- Housing: The housing sector gained momentum in April, influenced by low mortgage rates and solid employment gains. New home sales grew at a pace unseen in the last eight years, jumping 16.6% for the month compared to March. Prompted by increasing demand and limited supplies, the median sales price for new homes increased 9.7% from a year earlier to $321,100. With roughly 243,000 new homes available for sale, the supply is down to 4.7 months compared to 5.5 months in March. Sales of existing homes also increased in April, but not at quite the pace as new home sales. Existing home sales increased 1.7% in April to an annual rate of 5.45 million compared to 5.36 million in March. Existing home sales are up 6.0% from a year ago. The median existing-home price for all housing types in April was $232,500, up 6.3% from April 2015. The 2.14 million existing homes available for sale represents a supply of 4.7 months, a slight increase from the 4.4-month supply in March. Single family home starts increased 6.6% in April as did the number of building permits issued, which increased 3.6% for the month.
- Manufacturing: Manufacturing and industrial production have been relatively weak sectors in the economy for quite some time, although that trend may be changing. According to the Federal Reserve’s report for April, industrial production increased 0.7% following a 0.6% decline in March. However, total industrial production in April was 1.1% below its level from a year earlier. Despite the recent increase in industrial production, manufacturers were not overly enthused as reflected in a couple of purchasing managers’ indexes. The Markit U.S. Manufacturing Purchasing Managers’ Index™ was 50.8 in April, down from 51.5 for March. The Institute for Supply Management PMI for April also came in at 50.8%, falling 1.0 percentage point below its March reading. Durable goods orders increased 3.4% for April, following a 0.8% increase in March. April’s gain in new orders for manufactured goods was led by an 8.9% increase in new orders for transportation equipment. Excluding transportation, durable goods orders were up 0.4% for the month. Year-to-date, new orders for durable goods are up 0.8%.
- Imports and exports: Based on the advance report from the Census Bureau, the international trade in goods deficit grew to $57.5 billion in April versus a revised deficit of $55.6 billion in March. The trade in goods deficit for April is reflective of $119.3 billion of exports and $176.8 billion of imports. Based on advance figures, the trade in goods deficit for the first four months of 2016 sits at $239.0 billion. Rising fuel prices influenced the price index for both imports and exports in April, according to the Bureau of Labor Statistics. Prices for goods manufactured abroad and purchased here (import prices) rose 0.3% for the month following a comparable increase in March. Export prices for goods made here but sold abroad increased 0.5% in April. This is the first monthly increase in export prices since last May.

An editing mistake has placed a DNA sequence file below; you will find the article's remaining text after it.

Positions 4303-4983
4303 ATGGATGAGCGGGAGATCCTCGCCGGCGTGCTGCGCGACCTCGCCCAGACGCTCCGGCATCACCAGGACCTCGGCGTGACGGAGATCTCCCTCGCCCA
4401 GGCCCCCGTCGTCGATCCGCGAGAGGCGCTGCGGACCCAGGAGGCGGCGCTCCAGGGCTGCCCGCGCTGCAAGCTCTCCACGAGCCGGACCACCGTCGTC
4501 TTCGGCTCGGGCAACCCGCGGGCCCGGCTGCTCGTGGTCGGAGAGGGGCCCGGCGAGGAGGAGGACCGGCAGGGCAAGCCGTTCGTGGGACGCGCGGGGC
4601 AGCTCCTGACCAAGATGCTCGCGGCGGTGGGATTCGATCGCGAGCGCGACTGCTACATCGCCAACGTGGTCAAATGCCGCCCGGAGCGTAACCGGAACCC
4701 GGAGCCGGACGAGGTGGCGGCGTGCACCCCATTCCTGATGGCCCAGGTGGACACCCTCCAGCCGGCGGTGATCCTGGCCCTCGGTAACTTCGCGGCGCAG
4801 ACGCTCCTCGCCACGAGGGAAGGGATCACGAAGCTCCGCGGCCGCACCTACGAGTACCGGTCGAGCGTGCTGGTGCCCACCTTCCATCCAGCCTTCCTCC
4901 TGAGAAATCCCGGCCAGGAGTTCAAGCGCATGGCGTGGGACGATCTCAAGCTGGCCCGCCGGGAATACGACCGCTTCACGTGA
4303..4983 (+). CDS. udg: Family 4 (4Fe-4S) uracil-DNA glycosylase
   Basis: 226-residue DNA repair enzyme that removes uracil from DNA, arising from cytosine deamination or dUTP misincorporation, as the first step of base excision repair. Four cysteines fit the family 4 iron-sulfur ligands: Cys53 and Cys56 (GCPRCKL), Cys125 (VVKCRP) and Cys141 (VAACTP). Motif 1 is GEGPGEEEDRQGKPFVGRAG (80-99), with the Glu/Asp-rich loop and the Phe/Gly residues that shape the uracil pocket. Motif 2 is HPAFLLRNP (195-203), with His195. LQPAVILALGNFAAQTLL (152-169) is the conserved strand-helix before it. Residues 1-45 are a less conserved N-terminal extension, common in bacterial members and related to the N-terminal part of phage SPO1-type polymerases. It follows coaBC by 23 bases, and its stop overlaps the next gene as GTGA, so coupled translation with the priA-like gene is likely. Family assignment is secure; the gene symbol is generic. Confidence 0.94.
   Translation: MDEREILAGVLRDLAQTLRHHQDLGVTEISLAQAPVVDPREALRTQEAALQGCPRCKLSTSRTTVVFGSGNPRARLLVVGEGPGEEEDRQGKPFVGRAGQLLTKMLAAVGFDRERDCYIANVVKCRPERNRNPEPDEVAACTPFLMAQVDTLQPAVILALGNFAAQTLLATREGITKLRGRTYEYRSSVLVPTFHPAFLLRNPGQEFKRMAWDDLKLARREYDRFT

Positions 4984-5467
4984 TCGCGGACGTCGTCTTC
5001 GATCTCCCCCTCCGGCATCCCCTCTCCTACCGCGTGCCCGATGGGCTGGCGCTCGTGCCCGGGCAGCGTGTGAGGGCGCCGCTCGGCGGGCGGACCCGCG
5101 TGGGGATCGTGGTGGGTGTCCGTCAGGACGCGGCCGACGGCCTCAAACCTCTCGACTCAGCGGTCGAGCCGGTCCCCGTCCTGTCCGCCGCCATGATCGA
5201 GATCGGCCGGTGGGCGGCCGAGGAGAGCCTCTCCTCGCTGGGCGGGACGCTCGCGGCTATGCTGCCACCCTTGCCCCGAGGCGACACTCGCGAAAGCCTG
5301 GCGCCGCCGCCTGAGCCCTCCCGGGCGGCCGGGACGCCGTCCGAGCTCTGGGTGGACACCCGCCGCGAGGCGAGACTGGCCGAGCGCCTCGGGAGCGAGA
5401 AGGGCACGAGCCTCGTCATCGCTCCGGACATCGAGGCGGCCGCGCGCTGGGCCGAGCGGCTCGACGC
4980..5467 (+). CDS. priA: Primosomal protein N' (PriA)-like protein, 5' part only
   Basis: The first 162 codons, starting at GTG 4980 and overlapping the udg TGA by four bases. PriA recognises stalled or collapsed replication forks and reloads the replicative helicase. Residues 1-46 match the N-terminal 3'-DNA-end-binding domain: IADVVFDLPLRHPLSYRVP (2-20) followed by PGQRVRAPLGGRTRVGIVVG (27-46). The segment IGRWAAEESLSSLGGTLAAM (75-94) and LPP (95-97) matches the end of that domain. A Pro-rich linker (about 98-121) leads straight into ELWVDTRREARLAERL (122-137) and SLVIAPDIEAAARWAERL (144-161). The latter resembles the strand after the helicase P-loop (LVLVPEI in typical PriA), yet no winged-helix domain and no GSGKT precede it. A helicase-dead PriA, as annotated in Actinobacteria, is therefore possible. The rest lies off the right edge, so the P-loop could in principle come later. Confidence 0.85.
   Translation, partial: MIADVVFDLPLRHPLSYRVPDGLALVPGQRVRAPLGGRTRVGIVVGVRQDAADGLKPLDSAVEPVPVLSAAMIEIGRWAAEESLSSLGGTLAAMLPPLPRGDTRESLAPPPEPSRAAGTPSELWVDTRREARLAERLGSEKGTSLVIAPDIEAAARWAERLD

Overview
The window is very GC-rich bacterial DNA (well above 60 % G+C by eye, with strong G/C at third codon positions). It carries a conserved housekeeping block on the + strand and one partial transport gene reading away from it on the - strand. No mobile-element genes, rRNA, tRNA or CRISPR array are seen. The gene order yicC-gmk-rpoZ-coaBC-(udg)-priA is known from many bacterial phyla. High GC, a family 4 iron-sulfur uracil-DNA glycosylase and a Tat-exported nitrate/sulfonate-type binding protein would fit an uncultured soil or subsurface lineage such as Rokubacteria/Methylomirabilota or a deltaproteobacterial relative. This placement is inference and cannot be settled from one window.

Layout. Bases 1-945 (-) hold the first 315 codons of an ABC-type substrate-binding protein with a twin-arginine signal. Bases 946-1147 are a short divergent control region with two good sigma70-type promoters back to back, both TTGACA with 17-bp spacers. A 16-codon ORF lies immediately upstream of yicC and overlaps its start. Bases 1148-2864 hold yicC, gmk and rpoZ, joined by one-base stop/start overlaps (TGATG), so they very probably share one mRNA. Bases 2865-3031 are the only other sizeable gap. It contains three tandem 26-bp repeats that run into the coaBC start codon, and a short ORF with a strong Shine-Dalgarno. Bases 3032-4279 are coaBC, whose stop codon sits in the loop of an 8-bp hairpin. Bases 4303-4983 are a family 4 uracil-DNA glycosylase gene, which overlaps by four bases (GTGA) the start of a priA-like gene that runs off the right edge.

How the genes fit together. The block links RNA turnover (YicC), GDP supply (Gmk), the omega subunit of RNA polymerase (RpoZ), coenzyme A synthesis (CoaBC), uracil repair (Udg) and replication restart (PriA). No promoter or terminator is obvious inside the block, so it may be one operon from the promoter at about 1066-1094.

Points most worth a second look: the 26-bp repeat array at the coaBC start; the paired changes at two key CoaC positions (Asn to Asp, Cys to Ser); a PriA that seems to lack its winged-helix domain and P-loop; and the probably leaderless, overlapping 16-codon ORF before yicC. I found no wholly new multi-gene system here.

- International markets: Greece and its creditors were able to reach a new deal that allows the economically embattled country to receive new loans while outlining terms for future debt relief. A U.S. bipartisan congressional bill was introduced that would allow Puerto Rico to restructure its $70 billion debt. The proposed legislation would not involve federal funding, but would allow the island to write down some of its debt. In an attempt to invigorate its sluggish economy, the Japanese prime minister has proposed a significant stimulus package. However, the 1.7% growth in the first quarter of Japan’s GDP may increase resistance to that stimulus proposal.
- Consumer sentiment: The Conference Board Consumer Confidence Index® for May fell to 92.6 from April’s revised 94.7 due to consumers rating current conditions less favorably than in April. On the other hand, the University of Michigan’s Index of Consumer Sentiment increased to 94.7 in May, compared to 89.0 for the prior month. There have been only four prior months since January 2007 in which the Index of Consumer Sentiment was higher than in May 2016.
Eye on the Month Ahead
Looking ahead, June may prove to be a pivotal month for the rest of the year. Will the current economic trends be sufficient to prompt the Fed to raise interest rates in June for the first time this year? Also scheduled for June is the vote over the UK’s membership in the European Union. The European Central Bank meets in June, as does the Organization of the Petroleum Exporting Countries–each event capable of impacting the economy and equities markets of the United States and several foreign nations.